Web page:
If you are one of America’s 55 million Medicare beneficiaries (or, if someone in your life is), you need to know about a big, POSITIVE change coming. Starting this month, the U.S. government is mailing out new Medicare cards that have been redesigned to help prevent identity theft. New enrollees will be among the first to get the cards. Current enrollees will get theirs over the next year.
Fraud is a growing problem across the U.S., with more than 1.2 million fraud-related complaints reported to the Federal Trade Commission’s Consumer Sentinel Network (CSN) in 2015 alone. Among those complaints, a total of $765 million was lost by consumers who fell victim to scams, according to CSN’s February 2016 data book.
For everyone who hates getting automated robocalls on their phone or spam text messages, the Federal Communications Commission has gotten the message.
If you have money, scammers have a way to take it from you. Con artists talk about getting their victims so emotionally charged up that they are unable to think logically. They call it "under the ether," and it is how they play on hope, fear and empathy to defraud their victims.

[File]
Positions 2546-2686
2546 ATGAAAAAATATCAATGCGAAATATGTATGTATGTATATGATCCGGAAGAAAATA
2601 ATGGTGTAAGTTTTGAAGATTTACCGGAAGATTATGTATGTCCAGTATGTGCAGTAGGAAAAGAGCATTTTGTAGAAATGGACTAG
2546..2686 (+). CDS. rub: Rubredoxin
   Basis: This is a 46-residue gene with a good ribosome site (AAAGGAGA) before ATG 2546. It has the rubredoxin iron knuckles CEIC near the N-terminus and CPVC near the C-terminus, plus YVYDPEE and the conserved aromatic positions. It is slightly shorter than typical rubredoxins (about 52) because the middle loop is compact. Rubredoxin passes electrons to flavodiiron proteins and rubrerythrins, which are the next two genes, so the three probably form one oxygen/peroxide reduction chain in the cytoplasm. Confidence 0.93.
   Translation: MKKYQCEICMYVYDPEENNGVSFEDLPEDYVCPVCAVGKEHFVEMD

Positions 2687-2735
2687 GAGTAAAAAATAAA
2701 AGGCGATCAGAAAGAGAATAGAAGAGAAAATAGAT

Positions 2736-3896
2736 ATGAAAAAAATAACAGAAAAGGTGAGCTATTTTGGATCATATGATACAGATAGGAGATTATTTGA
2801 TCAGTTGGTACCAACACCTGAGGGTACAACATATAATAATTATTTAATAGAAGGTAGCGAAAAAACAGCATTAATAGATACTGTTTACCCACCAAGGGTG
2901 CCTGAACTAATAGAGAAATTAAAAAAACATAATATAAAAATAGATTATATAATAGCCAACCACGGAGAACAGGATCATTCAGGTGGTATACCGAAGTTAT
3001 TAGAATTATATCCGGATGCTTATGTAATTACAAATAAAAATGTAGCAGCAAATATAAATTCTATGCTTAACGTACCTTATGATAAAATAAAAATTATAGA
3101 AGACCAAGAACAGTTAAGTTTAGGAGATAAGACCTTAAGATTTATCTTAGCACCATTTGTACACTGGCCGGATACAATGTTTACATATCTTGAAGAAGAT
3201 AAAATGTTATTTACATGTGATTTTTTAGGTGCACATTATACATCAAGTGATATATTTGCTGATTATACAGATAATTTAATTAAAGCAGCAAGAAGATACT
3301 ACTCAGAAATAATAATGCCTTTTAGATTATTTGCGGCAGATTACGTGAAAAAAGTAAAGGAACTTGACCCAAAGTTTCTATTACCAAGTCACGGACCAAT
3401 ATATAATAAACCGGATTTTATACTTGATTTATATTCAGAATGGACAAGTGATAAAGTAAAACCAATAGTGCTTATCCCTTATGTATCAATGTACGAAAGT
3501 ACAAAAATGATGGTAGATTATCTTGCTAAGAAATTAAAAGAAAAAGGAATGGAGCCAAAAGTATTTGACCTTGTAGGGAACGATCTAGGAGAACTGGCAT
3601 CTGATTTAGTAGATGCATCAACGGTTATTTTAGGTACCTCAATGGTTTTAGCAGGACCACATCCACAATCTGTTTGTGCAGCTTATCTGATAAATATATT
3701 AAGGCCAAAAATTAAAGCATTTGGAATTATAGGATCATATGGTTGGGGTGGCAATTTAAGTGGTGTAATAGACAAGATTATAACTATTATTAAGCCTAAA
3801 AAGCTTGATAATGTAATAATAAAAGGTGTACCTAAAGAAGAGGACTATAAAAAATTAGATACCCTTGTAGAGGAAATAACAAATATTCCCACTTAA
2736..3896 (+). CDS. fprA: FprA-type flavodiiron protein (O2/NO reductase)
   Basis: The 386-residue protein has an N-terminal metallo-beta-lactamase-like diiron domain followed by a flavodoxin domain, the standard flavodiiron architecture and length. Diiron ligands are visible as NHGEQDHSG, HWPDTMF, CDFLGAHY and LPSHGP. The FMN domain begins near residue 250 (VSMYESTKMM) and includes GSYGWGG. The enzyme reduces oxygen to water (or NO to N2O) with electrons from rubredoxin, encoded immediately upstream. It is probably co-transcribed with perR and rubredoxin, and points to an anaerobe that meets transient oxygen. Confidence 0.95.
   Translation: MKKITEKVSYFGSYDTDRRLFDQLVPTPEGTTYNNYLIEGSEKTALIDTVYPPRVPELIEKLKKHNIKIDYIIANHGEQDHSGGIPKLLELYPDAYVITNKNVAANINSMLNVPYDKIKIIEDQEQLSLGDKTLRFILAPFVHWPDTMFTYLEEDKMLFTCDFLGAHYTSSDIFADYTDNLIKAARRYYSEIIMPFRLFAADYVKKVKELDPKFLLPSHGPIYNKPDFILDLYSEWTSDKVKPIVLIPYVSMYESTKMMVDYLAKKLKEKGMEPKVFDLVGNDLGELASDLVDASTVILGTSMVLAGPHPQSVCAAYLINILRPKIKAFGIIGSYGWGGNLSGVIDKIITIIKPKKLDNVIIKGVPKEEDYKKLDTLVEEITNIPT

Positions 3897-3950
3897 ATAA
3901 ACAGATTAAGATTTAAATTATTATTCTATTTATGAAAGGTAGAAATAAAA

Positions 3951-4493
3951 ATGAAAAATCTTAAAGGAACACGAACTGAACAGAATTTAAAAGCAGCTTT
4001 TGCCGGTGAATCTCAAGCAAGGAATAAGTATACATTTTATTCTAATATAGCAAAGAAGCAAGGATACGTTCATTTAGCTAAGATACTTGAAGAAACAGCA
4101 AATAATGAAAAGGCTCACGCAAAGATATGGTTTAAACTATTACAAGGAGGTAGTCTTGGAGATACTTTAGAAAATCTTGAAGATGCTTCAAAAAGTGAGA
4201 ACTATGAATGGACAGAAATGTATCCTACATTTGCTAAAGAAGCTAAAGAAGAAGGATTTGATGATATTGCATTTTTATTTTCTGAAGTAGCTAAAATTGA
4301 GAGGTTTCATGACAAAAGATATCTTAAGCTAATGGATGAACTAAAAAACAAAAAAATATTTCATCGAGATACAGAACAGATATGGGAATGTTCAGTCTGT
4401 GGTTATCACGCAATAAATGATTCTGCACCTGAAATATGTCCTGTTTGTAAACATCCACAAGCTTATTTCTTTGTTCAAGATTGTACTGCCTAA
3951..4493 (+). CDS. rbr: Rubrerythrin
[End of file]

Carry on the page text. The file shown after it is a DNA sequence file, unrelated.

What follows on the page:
The scam is sometimes deceptively simple, as easy as stealing a credit card offer from your trash. Other times it can be far more complex, like the infamous con preying on worried grandparents. No matter the form, the impact is devastating. Identity theft, investment fraud and scams rob millions of Americans - last year there were 12.6 million victims of identity theft alone.
What if something just doesn't feel right or your parents', relative or friend's finances aren't adding up? Could it be a professional caregiver, someone who has befriended them recently, or, perish the thought, even your own flesh and blood, who is cooking the books or sporting a cushy lifestyle at your expense? Could it be financial exploitation?
Every week, volunteer Joe Pells goes to the AARP Foundation Colorado Consumer Fraud Prevention Call Center in Denver and makes about 90 phone calls to warn seniors about financial scams. He's done this for three years, spoken to nearly 5,000 people and performed more than 500 hours of service.
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